By: John Johnson, MHSAA Director of Broadcast Properties
Local radio coverage of high school sports can still be found in a lot of places these days – and for a couple of stations, they’re celebrating 77 years of service to school sports in 2018-19.
WTCM-AM in Traverse City and WJMS-AM in Ironwood are literally adjacent on your radio dial, but they’re 250 miles apart as the crow flies across Lake Michigan and through a lot of northeast Wisconsin. In 1941, they started their streak of broadcasting the preps into their local communities.
Mind you, there weren’t that many radio stations as you might think back then, when it was the only electronic medium. WJMS had signed on in November of 1931 and was only one of two stations in the Upper Peninsula at the time and one of 19 statewide, according to Federal Radio Commission records. One of the early issues the station faced was interference with its signal because of the density of iron mines in the area.
When WTCM went on the air early in 1941, there were still only 28 radio stations in our state; five were in the U.P., and WTCM was the only station in the Lower Peninsula north of Saginaw.
Les Biederman owned WTCM and was quickly persuaded by the locals to broadcast a Traverse City High School basketball game.
“So he got the equipment ready and got everything set up, they got permission and everything,” said Jack O’Malley, current program director at the station and a long-time play-by-play voice. “The night of the game, the superintendent says ‘You can’t do the game – the local newspaper is not real happy. They said if people listen to the game, they won’t buy the newspaper in the morning. So you can’t do the game.’
“So the town had already been told – they were promoting it; and when 7 o’clock rolled around, they went on the air and they announced they were going to do the game tonight, but permission had been revoked, so we can’t do it. And then they left the microphones open at the gym so that everybody could hear the basketball dribbling, the crowd cheering, the horns honking.
“About 15 minutes later, the superintendent was at Les’ door, saying that the phones had gone crazy, you’ve got to do the game. They started with the game and we’ve been doing high school sports ever since.”
WTCM added football and other sports to the mix over time, which played well with Traverse City High School being the only public school in town. The station’s focus these days is football, alternating between Central and West High Schools.
“The whole idea is that we’re part of the community, and WTCM has always been a community radio station,” O’Malley said. “High school sports are all about community. People say, I remember when this kid played on that team and you watch all the kids as they grow up. It’s really a connection through the ages.”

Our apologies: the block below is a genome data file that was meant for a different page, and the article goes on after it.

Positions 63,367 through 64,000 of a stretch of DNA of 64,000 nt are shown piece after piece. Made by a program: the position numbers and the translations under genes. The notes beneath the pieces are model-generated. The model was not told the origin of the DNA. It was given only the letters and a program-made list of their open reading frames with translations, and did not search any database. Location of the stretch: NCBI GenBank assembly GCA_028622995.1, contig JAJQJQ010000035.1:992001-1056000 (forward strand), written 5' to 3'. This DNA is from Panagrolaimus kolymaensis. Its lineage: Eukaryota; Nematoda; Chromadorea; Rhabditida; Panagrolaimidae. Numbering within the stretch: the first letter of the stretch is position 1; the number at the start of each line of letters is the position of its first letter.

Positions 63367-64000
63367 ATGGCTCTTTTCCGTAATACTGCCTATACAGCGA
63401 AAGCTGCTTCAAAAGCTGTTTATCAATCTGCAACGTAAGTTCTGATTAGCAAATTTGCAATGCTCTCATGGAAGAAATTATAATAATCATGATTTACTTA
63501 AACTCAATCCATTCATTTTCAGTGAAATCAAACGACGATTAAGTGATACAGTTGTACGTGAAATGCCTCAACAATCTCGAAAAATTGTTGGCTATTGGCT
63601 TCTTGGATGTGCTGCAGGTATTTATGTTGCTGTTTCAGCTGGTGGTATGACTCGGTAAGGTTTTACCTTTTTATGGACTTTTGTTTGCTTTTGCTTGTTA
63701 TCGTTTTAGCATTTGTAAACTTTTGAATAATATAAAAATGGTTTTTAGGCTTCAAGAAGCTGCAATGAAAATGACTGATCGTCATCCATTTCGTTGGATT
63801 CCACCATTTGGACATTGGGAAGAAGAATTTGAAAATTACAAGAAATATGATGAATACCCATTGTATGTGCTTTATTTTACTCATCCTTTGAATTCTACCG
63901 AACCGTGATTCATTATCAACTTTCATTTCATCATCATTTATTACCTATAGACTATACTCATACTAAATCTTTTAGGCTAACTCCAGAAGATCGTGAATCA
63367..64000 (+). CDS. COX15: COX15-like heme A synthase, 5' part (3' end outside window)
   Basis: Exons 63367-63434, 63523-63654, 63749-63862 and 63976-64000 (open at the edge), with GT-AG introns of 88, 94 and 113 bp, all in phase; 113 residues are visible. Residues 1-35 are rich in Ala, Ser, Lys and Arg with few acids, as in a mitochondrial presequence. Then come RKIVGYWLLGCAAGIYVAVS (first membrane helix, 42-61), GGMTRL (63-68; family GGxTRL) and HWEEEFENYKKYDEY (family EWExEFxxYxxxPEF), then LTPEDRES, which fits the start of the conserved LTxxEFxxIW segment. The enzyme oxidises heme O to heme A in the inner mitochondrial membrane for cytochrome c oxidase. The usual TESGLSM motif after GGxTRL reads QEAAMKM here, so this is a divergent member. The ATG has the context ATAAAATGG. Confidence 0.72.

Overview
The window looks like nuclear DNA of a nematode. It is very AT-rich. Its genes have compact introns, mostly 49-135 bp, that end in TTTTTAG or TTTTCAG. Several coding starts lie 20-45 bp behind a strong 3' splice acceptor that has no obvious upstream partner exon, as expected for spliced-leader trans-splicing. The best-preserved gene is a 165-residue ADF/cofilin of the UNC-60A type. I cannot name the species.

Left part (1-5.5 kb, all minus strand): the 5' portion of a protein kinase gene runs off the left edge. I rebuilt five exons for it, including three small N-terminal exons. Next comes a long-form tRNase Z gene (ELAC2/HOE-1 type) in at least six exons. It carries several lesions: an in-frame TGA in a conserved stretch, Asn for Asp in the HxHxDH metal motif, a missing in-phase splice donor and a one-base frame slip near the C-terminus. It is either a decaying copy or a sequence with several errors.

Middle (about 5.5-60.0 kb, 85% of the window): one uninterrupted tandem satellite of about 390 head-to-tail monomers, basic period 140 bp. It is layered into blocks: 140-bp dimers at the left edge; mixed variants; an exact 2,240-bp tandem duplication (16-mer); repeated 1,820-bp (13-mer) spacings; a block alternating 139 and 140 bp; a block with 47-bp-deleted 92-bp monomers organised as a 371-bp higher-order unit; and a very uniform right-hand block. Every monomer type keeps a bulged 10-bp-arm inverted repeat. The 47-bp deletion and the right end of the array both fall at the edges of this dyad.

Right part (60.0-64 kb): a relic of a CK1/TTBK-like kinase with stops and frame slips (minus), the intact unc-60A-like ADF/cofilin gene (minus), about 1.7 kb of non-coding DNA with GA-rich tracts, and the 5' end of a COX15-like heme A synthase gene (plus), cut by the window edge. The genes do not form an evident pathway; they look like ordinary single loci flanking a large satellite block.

The Biederman family continues to serve radio listeners in the north, with Ross Biederman as the president of what has become the Midwestern Broadcasting Company with four stations in the Traverse City market and two in the Alpena area. And yes, one of the Alpena stations is involved in covering high school sports.
The paper trail isn’t quite as tidy when documenting the history at WJMS. The station moved from its original frequency of 1420 to 1450 after being on the air for about six years, then to 630 in 1947 and its present 590 on the AM dial in 1968. Veteran observers of U.P. radio concluded that WJMS began broadcasting high school games in 1941, which was confirmed by several newspaper articles in the old Ironwood Times from that year.
The station’s signal footprint, which would eventually reach from Marquette to well west of Duluth, Minn., by day, was the early stomping grounds for some great broadcasters.
“I can remember when I was 9 or 10 years old, listening to Bob Olson and Joe Blake doing high school basketball and football in the early 60’s,” said Rod Halverson, who currently calls games for the station. “We had four local schools, Hurley (Wis.), Bessemer, Ironwood and Wakefield, which were all in the Michigan-Wisconsin Conference; and we covered those four schools. I remember listening and seeing those guys at the basketball games.”
Bob Olson, who died earlier this year, and Joe Blake went on from WJMS to purchase WMPL in Hancock in 1969. Olson would spend 35 years behind the microphone calling Michigan Tech ice hockey games and was legendary for his high-pitched tag going into commercial breaks: “This is Huskie Hockey from Houghton!” Blake would purchase WCKD in Ishpeming in 1971 (which later became WMQT-WZAM in Marquette) and run its operations until his death in 2004, calling Northern Michigan ice hockey and volleyball games. Both gentlemen received all kinds of accolades over the years.
But it was the style of an another announcer who followed Olson and Blake – Harry Rizze – who Halverson has worked hard to apply as he calls the games now.
“Harry Rizze was doing games when I started playing basketball,” Halverson said. “He made the games really personable. He would get to know the players by their first names – and he would use their first names on the air sometimes – that’s how close he got to the program. I thought it was a really nice touch. I’m doing some of that now, and I’m trying to emulate the two guys before me – Harry Rizze and Gary Aho.”
And in a place like the Iron Range of the Western U.P., there’s nothing like local radio covering local high school games.
“Some of the players I broadcast now, I played against their dads,” Halverson said. “You get to know everybody. Up here, we cover all of the schools the best we can. I feel bad for the areas that don’t have radio coverage.”
Reprinted by permission